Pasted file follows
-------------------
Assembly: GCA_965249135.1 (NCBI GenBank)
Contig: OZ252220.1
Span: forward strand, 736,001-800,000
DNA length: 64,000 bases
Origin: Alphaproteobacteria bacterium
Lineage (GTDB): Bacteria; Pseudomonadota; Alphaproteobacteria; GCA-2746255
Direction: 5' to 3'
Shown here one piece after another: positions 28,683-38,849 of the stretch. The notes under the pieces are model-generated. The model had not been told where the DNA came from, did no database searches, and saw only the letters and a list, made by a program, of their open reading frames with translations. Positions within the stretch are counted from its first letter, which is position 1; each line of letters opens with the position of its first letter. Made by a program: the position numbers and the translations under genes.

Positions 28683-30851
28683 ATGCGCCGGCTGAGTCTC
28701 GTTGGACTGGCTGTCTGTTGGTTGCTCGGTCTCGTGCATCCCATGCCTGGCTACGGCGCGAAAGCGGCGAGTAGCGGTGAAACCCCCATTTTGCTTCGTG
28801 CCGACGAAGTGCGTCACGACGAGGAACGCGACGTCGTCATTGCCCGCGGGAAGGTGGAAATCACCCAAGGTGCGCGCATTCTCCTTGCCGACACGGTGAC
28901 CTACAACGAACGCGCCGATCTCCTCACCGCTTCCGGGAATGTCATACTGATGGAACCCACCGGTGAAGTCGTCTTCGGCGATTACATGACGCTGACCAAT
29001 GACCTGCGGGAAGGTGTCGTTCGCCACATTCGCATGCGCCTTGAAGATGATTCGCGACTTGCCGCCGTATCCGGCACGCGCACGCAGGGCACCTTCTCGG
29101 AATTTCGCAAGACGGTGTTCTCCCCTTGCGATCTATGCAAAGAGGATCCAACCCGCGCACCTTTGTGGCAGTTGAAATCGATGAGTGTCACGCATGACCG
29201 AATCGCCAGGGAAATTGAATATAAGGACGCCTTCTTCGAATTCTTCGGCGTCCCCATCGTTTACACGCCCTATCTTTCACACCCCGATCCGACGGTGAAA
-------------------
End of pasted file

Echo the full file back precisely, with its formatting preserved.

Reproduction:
Assembly: GCA_965249135.1 (NCBI GenBank)
Contig: OZ252220.1
Span: forward strand, 736,001-800,000
DNA length: 64,000 bases
Origin: Alphaproteobacteria bacterium
Lineage (GTDB): Bacteria; Pseudomonadota; Alphaproteobacteria; GCA-2746255
Direction: 5' to 3'
Shown here one piece after another: positions 28,683-38,849 of the stretch. The notes under the pieces are model-generated. The model had not been told where the DNA came from, did no database searches, and saw only the letters and a list, made by a program, of their open reading frames with translations. Positions within the stretch are counted from its first letter, which is position 1; each line of letters opens with the position of its first letter. Made by a program: the position numbers and the translations under genes.

Positions 28683-30851
28683 ATGCGCCGGCTGAGTCTC
28701 GTTGGACTGGCTGTCTGTTGGTTGCTCGGTCTCGTGCATCCCATGCCTGGCTACGGCGCGAAAGCGGCGAGTAGCGGTGAAACCCCCATTTTGCTTCGTG
28801 CCGACGAAGTGCGTCACGACGAGGAACGCGACGTCGTCATTGCCCGCGGGAAGGTGGAAATCACCCAAGGTGCGCGCATTCTCCTTGCCGACACGGTGAC
28901 CTACAACGAACGCGCCGATCTCCTCACCGCTTCCGGGAATGTCATACTGATGGAACCCACCGGTGAAGTCGTCTTCGGCGATTACATGACGCTGACCAAT
29001 GACCTGCGGGAAGGTGTCGTTCGCCACATTCGCATGCGCCTTGAAGATGATTCGCGACTTGCCGCCGTATCCGGCACGCGCACGCAGGGCACCTTCTCGG
29101 AATTTCGCAAGACGGTGTTCTCCCCTTGCGATCTATGCAAAGAGGATCCAACCCGCGCACCTTTGTGGCAGTTGAAATCGATGAGTGTCACGCATGACCG
29201 AATCGCCAGGGAAATTGAATATAAGGACGCCTTCTTCGAATTCTTCGGCGTCCCCATCGTTTACACGCCCTATCTTTCACACCCCGATCCGACGGTGAAA